By Team Lounge
To better understand how gravity affects microbial growth, researchers from Oregon State University (OSU) have partnered with the National Aeronautics and Space Administration (Nasa) to send specimens to the International Space Station (ISS).
The $525,000 (around ₹4,37,50,000) project, funded National Science Foundation project, will focus on understanding how biofilms—aggregates of microbes that stick to each other and to surfaces—develop in “partially and variably water-saturated porous media." In this scenario, scientists will examine how they develop on damp soil and rocks where water is non-uniformly distributed and hence, not always accessible to microbes, OSU’s press statement explains.
The scientists aim to launch the samples to the space station through the space shuttle in late summer 2025. They are planning on getting astronauts at the station to perform some of the tests which will be live-communicated to them.
The research conducted on the ISS will also provide opportunities to explore 3D objects when the samples are scanned on Earth. This will allow for comparison between biofilms grown in the presence or absence of gravity. The 3D scans will also give viewers the feeling of flying through the object, one of the scientists, Dorthe Wildenschild, said in the statement.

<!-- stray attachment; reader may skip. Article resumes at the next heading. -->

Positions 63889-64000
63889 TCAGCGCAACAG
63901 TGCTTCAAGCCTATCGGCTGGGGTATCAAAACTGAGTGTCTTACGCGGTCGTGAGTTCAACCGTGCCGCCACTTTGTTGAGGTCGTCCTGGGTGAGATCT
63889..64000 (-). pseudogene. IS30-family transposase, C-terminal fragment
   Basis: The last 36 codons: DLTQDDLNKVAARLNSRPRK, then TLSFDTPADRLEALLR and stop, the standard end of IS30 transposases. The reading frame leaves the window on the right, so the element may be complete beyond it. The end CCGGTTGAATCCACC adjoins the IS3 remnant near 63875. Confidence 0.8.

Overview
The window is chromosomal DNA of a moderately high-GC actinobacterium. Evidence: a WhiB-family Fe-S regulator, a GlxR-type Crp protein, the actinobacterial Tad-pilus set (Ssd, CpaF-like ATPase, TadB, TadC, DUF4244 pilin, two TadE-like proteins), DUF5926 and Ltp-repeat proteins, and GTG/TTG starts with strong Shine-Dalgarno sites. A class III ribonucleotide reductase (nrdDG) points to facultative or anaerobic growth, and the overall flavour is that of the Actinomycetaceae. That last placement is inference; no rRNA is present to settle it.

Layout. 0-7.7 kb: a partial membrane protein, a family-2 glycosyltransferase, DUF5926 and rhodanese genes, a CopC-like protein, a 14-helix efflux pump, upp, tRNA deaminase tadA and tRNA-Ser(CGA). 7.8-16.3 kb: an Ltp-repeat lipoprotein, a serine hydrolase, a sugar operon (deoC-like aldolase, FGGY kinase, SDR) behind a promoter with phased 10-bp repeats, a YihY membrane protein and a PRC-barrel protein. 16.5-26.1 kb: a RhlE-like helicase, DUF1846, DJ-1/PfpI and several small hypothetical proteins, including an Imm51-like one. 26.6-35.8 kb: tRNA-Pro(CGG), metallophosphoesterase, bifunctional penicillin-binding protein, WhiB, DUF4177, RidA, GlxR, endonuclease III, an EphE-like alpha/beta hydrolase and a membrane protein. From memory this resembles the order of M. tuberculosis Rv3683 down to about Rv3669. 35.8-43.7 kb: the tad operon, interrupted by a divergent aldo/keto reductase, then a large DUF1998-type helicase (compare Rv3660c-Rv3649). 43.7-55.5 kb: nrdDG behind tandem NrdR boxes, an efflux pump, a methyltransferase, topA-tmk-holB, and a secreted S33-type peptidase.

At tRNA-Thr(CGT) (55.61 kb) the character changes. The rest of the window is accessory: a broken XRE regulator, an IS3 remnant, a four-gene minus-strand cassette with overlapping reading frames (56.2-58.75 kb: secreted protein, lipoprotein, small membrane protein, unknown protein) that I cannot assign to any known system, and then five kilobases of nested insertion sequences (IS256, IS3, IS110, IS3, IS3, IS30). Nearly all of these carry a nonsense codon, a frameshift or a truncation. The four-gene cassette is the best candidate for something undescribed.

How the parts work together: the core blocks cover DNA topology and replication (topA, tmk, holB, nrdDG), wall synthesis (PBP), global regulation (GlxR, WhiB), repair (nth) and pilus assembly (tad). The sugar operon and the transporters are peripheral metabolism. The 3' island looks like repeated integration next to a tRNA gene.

Moreover, in-depth knowledge about how biofilms develop in different environments “has societal impacts on Earth through a range of applications," such as groundwater remediation, water treatment, and soil and agricultural science, the researchers said in the statement.
New information about biofilms grown in low gravity can improve understanding of changes in microbial behaviour in space that can affect engineered systems, as well as human health on crewed spaceflights.
This is not the first time scientists will be sending microorganisms to space. In 2018, scientists sent six broccoli seeds to space aboard the Orbital ATK Cygnus spacecraft to find a way for astronauts at the ISS to grow their own vegetables. Three of the seeds travelled to space as is, while the other three were coated with two different species of bacteria, developed at the University of Washington.
The aim was to examine whether good bacteria could help plants grow better in extremely low-gravity environments, and where nutrients or water could be lacking, the university’s press statement explained.
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- FIRST PUBLISHED28.11.2023 | 06:00 PM IST